When a buyer is ready to make you an offer they will contact you or your agent to let you know. Buyers should present their offer formally with a contract to purchase the sale. Most home buyers and home sellers want to arrive at a win-win agreement, but that's not to say either side would regret getting a bigger "win" than the other. Successful negotiating is more than a matter of luck or natural talent. It also encompasses the learned ability to use certain skills and techniques to bring about those coveted win-win results.

Home Inspection

  Your home is in escrow, and the buyer has scheduled a home inspection. A home inspection is a thorough visual examination of the home and property. The process usually takes two to three hours, during which time the house is examined from the ground up. The inspection includes observation and, when appropriate, operation of the plumbing, heating, air conditioning, electrical, and appliance systems, as well as structural components: roof, foundation, basement, exterior and interior walls, chimney, doors, and windows.

 Real Estate Closing

Closing - or settlement or escrow - is essentially a meeting where the closing agent (the party who conducts settlement) takes in money from the buyers, pays out money to the owner and makes sure that the purchaser's title is properly recorded in local records along with any mortgage liens. All papers have been prepared by closing agents, title companies, lenders and lawyers. This paperwork reflects the sale agreement and allows all parties to the transaction to verify their interests. For instance, buyers get the title to the property, lenders have their loans recorded in the public records and state governments collect their transfer taxes.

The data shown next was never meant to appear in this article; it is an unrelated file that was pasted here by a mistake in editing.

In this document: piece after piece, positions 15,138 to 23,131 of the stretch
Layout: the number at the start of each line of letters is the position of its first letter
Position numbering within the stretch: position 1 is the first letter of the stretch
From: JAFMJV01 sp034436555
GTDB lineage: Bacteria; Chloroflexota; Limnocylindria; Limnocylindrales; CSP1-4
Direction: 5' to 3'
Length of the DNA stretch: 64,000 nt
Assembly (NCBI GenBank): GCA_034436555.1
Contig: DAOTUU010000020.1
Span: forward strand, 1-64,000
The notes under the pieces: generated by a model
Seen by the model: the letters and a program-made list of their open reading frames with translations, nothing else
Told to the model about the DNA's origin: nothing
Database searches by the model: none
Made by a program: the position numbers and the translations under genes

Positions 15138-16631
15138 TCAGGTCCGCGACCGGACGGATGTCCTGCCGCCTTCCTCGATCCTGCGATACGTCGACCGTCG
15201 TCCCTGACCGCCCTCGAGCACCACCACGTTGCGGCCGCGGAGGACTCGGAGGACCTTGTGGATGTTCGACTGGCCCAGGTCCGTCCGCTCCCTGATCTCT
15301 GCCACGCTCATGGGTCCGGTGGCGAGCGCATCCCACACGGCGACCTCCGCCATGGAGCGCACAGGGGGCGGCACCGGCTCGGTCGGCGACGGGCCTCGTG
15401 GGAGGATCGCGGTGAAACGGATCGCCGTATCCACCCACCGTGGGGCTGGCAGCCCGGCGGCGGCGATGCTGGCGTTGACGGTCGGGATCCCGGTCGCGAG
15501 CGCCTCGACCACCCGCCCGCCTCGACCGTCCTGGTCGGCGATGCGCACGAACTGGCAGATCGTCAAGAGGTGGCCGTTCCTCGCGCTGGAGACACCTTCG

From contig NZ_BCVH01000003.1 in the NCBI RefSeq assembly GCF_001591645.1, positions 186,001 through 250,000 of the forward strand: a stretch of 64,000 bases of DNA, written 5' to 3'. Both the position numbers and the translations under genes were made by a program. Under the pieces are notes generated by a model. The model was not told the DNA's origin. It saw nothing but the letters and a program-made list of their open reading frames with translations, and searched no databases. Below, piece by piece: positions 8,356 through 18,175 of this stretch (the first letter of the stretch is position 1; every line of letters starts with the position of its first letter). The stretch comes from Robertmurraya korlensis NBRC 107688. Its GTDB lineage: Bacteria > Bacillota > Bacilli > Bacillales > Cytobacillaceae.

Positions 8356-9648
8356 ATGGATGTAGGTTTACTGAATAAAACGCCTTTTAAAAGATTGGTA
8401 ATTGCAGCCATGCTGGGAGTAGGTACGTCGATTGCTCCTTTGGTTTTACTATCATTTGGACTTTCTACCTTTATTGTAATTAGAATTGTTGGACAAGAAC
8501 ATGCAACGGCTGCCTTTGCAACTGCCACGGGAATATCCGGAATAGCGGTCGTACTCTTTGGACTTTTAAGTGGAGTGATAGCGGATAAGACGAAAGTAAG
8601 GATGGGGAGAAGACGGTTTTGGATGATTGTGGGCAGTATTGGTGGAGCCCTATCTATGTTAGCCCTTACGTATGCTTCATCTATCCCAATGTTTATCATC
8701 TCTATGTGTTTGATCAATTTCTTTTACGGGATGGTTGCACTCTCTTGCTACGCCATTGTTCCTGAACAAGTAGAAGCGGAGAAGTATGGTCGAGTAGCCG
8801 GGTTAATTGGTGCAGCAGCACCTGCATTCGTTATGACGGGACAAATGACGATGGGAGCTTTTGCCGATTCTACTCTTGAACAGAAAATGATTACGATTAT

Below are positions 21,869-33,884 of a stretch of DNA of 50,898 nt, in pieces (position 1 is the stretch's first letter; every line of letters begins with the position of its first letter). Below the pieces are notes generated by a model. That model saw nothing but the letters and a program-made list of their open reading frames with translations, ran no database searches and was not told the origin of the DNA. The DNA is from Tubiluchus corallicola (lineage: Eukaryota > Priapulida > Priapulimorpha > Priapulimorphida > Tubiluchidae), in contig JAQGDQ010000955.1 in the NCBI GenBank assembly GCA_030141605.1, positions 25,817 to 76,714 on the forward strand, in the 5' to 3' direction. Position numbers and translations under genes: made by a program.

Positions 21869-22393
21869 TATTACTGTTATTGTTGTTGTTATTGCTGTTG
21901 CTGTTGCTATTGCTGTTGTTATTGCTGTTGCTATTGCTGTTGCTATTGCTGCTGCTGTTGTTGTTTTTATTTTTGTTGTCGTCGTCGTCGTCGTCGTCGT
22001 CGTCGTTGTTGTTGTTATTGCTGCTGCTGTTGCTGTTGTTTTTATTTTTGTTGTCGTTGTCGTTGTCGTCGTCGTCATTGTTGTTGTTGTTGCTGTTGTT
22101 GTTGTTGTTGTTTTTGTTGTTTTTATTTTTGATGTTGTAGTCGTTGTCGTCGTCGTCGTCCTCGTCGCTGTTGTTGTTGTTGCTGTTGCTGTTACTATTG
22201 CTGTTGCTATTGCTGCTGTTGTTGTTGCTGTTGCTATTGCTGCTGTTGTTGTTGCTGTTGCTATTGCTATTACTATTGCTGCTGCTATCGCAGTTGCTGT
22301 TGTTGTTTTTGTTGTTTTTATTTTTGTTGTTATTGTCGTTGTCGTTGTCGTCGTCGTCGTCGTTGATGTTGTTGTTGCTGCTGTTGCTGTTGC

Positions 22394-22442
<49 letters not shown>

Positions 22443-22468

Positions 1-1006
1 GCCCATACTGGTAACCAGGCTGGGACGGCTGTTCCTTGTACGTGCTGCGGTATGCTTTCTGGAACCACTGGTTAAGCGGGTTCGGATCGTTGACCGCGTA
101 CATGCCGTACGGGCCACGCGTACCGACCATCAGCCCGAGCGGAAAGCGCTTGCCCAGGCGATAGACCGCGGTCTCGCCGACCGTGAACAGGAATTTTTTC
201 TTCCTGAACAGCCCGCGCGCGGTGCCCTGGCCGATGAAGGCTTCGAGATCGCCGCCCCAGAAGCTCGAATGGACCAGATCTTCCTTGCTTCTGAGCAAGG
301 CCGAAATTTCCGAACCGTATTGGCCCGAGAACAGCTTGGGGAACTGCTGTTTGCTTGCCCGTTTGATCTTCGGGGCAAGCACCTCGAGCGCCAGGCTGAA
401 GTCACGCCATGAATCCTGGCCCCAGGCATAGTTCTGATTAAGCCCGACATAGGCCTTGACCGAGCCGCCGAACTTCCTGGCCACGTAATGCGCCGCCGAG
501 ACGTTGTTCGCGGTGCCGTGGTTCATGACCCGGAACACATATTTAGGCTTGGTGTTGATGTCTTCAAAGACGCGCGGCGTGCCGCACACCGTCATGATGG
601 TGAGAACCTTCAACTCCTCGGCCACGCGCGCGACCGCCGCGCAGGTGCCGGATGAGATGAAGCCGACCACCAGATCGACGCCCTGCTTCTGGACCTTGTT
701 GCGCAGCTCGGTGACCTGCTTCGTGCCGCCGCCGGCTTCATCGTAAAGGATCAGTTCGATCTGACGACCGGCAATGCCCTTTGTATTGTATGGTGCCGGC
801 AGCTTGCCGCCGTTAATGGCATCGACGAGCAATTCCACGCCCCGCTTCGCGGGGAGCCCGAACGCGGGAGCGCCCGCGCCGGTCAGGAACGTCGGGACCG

The Closing Paperwork generally consists of the following documents:

  • Deed: A legal description prepared by an attorney to transfer and record, in public records, ownership of property.
  • Title Insurance Policy and Certificate of Title: This coverage is issued by the title company after completion of the title search. They check to see if there are any judgments, liens or attachments that need to be taken care of to 'clear' the title. After checking on unpaid taxes and assessments (e.g., sidewalks or sewer), the attorney provides a certificate of title to the lender and the buyer.
  • Home Owner’s Insurance Policy: New home buyers must obtain a binder for new coverage on the home, and the seller is generally required to keep the property insured against loss or damage prior to the Closing to protect the new buyer's interests.
  • Mortgages: The mortgage contract gets recorded to protect the mortgage lender's interests. When a mortgage is paid off (also known as 'satisfied'), the home buyer will receive a copy of the "satisfaction of mortgage" which is a document that indicates that the mortgage has been paid in full.
  • Property Tax Bill: Many homeowners will supply a copy of their property tax bill to the home buyers; if not, a copy can be obtained from the town or city hall Assessor's office.
  • Warranties and Service Records: Home buyers appreciate these records, if available from the home sellers, as they can aid in obtaining satisfaction if a product or service fails within the given time or usage limits. It is also helpful to know what service people the sellers have used in the past as they experience, sometimes for the first time, the maintenance of a home (furnace cleaning, snow plowing, plumbers, etc.)
  • Plot Plans and Surveys: An up-to-date survey will be required for the closing. You can look up the current plot plan at the town hall and obtain a copy for a nominal fee.
  • Water and Sewer Bills: Proof of payment by the seller will probably be required


 Source: www.century21.com